At least 30 people were killed when police clashed with striking miners at South Africa's Marikana mine on Thursday.
According to witnesses, police opened fire on strikers armed mostly with clubs and machetes.
The platinum mine owned by Lonmin has been at the centre of a violent pay dispute, exacerbated by tensions between the National Union of Mineworkers and the Association of Mineworkers and Construction Union.
The AMCU also wants a pay rise of 12,000 rand ($US1500) per month.
Violence during the strike had already killed 10 people.
Speaking on local radio, police minister Nathi Mthethwa confirmed the death toll and said many people were injured and the number keeps going up.
The incident is one of the bloodiest police operations since the end of the apartheid in South Africa.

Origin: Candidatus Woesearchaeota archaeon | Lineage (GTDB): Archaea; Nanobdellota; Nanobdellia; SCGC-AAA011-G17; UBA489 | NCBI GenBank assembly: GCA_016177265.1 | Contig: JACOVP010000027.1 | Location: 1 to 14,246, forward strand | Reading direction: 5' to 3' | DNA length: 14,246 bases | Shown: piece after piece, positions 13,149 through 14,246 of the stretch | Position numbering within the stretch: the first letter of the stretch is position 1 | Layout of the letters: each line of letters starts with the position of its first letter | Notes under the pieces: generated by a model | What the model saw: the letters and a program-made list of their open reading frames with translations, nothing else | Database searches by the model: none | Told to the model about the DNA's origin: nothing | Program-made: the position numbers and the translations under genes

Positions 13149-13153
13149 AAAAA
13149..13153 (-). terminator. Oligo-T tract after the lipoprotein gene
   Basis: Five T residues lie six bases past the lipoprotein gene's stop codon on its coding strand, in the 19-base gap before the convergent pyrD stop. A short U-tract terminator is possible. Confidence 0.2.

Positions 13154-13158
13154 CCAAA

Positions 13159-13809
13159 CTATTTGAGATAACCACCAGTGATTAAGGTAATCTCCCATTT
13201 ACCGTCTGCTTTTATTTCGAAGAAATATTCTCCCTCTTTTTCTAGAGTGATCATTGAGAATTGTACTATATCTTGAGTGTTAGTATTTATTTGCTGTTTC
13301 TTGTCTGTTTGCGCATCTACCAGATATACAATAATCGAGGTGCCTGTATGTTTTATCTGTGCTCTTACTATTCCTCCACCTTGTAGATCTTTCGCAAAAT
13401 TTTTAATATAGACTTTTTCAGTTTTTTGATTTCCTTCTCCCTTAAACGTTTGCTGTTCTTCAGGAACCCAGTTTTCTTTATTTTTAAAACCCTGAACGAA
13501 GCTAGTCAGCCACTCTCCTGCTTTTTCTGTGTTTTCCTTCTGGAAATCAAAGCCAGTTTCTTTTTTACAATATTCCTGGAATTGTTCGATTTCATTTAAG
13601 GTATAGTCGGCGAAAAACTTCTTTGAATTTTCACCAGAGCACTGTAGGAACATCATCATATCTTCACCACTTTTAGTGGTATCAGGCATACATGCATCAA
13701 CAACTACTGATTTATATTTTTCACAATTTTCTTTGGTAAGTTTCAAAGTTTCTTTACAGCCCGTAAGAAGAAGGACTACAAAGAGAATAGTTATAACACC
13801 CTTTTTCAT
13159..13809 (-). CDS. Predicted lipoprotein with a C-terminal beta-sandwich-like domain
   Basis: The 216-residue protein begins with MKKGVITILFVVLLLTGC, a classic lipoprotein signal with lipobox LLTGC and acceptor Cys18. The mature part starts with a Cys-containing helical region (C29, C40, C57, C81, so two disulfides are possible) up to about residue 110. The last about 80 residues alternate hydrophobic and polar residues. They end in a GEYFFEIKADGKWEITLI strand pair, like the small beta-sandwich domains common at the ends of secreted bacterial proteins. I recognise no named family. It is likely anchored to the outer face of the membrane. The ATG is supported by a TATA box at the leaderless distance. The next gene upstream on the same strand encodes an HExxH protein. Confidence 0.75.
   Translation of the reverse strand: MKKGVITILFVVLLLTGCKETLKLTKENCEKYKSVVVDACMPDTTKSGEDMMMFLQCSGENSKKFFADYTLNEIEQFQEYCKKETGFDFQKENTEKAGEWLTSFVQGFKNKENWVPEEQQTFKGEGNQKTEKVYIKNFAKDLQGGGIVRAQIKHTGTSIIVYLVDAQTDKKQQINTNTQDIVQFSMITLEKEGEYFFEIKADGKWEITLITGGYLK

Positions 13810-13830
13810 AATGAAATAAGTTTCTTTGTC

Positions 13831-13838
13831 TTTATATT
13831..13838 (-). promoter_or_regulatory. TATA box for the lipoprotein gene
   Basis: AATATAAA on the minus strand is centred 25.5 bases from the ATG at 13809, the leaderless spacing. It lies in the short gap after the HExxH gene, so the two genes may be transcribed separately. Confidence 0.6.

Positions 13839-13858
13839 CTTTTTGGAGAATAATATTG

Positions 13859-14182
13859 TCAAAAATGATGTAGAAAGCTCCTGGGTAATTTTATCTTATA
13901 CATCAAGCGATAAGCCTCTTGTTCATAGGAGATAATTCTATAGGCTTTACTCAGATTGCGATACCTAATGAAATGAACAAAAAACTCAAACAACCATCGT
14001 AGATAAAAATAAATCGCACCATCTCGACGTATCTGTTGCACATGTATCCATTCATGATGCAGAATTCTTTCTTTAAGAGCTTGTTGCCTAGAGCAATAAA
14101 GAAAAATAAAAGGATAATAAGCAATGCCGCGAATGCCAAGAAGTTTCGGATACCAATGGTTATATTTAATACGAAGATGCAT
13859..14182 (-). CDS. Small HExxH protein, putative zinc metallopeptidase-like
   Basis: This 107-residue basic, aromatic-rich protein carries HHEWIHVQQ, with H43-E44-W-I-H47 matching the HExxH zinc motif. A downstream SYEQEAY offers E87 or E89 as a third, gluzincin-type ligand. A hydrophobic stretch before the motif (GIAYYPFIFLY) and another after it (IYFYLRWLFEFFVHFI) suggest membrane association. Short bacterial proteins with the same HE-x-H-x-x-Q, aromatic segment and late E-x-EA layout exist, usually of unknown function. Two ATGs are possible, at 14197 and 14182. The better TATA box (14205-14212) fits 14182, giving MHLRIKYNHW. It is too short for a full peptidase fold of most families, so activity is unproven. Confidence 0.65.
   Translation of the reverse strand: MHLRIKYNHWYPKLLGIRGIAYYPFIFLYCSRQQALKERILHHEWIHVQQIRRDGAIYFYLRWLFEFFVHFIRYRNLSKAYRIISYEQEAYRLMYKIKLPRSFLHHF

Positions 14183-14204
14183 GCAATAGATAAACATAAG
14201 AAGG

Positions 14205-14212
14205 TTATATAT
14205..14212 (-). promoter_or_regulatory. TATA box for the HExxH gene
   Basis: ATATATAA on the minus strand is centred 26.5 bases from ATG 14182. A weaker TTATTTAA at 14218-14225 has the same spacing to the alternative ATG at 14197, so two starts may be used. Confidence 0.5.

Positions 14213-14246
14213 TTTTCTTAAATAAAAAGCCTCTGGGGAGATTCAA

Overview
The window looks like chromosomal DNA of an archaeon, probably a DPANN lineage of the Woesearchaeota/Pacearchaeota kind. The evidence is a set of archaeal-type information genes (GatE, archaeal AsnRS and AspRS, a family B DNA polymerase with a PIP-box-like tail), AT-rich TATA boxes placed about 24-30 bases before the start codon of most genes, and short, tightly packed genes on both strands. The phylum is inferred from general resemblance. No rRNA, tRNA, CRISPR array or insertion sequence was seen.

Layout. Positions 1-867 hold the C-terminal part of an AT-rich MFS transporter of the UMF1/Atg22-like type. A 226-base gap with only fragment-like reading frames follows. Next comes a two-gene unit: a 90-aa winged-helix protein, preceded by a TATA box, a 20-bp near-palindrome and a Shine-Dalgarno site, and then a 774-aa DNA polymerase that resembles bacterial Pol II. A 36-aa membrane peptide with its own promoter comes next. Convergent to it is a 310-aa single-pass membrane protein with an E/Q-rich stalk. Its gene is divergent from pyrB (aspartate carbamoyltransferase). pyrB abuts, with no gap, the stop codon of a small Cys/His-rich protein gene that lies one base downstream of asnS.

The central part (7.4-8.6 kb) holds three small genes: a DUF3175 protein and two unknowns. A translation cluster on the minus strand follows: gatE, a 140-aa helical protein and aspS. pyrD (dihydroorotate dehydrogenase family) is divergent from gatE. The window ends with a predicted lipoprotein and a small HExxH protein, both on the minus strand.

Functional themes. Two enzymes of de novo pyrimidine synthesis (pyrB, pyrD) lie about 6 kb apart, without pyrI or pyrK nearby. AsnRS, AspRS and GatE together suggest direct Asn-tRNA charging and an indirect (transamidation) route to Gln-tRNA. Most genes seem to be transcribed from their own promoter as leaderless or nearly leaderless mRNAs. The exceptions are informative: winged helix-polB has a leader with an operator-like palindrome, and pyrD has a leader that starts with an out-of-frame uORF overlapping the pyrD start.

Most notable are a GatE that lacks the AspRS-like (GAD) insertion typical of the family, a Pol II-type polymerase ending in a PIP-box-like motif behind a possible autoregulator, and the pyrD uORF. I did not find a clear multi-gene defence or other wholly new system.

Police were sent to intervene after several thousand miners gathered at Marikana, about 100km north-west of Johannesburg, to call for a pay rise of 12,000 rand ($US1500) per month.
The circumstances that led police to open fire remain unclear, but reports from eyewitnesses suggest the shooting took place after a group of demonstrators rushed at a line of police officers.
Witnesses said missiles - thought to be either petrol bombs or grenades - were thrown at the police, who responded by opening fire.
One witness, Molaole Montsho, of the South African news agency Sapa, said police had first used water cannon, tear gas and stun grenades in an attempt to break up the protest.
Lonmin said in a statement on Thursday that any strikers who did not return to work by Friday would be sacked. The company said it has missed six days of production as a result of the unrest.